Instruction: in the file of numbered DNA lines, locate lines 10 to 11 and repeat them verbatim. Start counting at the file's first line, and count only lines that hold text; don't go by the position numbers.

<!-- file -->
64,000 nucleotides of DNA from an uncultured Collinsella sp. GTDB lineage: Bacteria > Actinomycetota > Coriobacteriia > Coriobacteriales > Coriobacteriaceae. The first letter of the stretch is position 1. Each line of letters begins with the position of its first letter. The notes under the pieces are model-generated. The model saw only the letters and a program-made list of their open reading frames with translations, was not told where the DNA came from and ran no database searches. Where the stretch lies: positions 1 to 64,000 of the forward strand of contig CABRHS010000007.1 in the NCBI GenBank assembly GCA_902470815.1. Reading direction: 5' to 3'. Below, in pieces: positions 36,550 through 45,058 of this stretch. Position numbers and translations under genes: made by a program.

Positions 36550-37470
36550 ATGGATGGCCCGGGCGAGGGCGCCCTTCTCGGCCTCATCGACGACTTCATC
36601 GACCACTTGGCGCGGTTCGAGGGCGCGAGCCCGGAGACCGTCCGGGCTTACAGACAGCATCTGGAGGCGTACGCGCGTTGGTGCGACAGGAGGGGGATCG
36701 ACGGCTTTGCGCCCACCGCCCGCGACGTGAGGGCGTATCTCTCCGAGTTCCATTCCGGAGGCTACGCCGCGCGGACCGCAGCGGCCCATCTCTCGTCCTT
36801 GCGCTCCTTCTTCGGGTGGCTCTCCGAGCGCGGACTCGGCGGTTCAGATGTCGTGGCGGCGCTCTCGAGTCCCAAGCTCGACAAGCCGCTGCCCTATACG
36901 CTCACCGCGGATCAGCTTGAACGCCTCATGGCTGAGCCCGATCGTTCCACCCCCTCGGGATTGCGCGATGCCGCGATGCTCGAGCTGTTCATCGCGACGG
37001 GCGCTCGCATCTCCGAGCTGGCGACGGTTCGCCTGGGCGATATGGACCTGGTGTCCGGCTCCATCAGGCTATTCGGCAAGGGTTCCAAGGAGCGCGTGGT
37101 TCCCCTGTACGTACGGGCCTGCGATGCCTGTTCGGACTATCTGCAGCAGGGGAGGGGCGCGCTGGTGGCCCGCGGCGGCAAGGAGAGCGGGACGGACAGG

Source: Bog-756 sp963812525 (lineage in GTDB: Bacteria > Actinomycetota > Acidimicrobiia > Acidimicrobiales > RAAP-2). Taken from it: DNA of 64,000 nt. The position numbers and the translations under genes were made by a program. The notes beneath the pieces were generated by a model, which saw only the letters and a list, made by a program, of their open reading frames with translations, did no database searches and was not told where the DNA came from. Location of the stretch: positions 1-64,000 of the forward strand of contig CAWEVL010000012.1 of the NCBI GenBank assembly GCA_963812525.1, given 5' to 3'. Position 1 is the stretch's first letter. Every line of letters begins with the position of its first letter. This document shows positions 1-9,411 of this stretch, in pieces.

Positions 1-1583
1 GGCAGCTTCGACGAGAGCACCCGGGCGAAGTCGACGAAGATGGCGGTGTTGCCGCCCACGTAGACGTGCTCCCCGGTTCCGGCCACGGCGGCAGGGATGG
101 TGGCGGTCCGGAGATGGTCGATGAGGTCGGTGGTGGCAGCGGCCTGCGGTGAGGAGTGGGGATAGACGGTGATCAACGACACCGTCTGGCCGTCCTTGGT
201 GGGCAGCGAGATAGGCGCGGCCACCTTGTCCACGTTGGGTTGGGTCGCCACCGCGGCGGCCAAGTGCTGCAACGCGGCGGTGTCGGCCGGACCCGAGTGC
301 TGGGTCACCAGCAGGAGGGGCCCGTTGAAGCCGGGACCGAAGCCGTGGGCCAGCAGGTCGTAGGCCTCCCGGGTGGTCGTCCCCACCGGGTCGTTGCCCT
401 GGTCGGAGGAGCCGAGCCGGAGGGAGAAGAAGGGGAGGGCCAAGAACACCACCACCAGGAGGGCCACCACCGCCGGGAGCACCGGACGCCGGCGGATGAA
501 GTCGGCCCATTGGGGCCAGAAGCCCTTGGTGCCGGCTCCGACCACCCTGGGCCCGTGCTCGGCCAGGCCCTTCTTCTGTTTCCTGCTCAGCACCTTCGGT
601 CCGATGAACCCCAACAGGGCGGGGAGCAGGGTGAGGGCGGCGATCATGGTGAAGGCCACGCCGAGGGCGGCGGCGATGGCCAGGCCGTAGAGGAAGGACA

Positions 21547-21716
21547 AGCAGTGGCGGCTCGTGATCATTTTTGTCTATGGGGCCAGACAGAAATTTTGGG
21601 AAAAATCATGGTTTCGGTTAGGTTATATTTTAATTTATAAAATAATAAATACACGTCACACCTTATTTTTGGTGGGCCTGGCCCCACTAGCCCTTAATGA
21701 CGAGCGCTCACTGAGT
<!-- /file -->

Source: Bog-756 sp963812525 (lineage in GTDB: Bacteria > Actinomycetota > Acidimicrobiia > Acidimicrobiales > RAAP-2). Taken from it: DNA of 64,000 nt. The position numbers and the translations under genes were made by a program. The notes beneath the pieces were generated by a model, which saw only the letters and a list, made by a program, of their open reading frames with translations, did no database searches and was not told where the DNA came from. Location of the stretch: positions 1-64,000 of the forward strand of contig CAWEVL010000012.1 of the NCBI GenBank assembly GCA_963812525.1, given 5' to 3'. Position 1 is the stretch's first letter. Every line of letters begins with the position of its first letter. This document shows positions 1-9,411 of this stretch, in pieces.

Positions 1-1583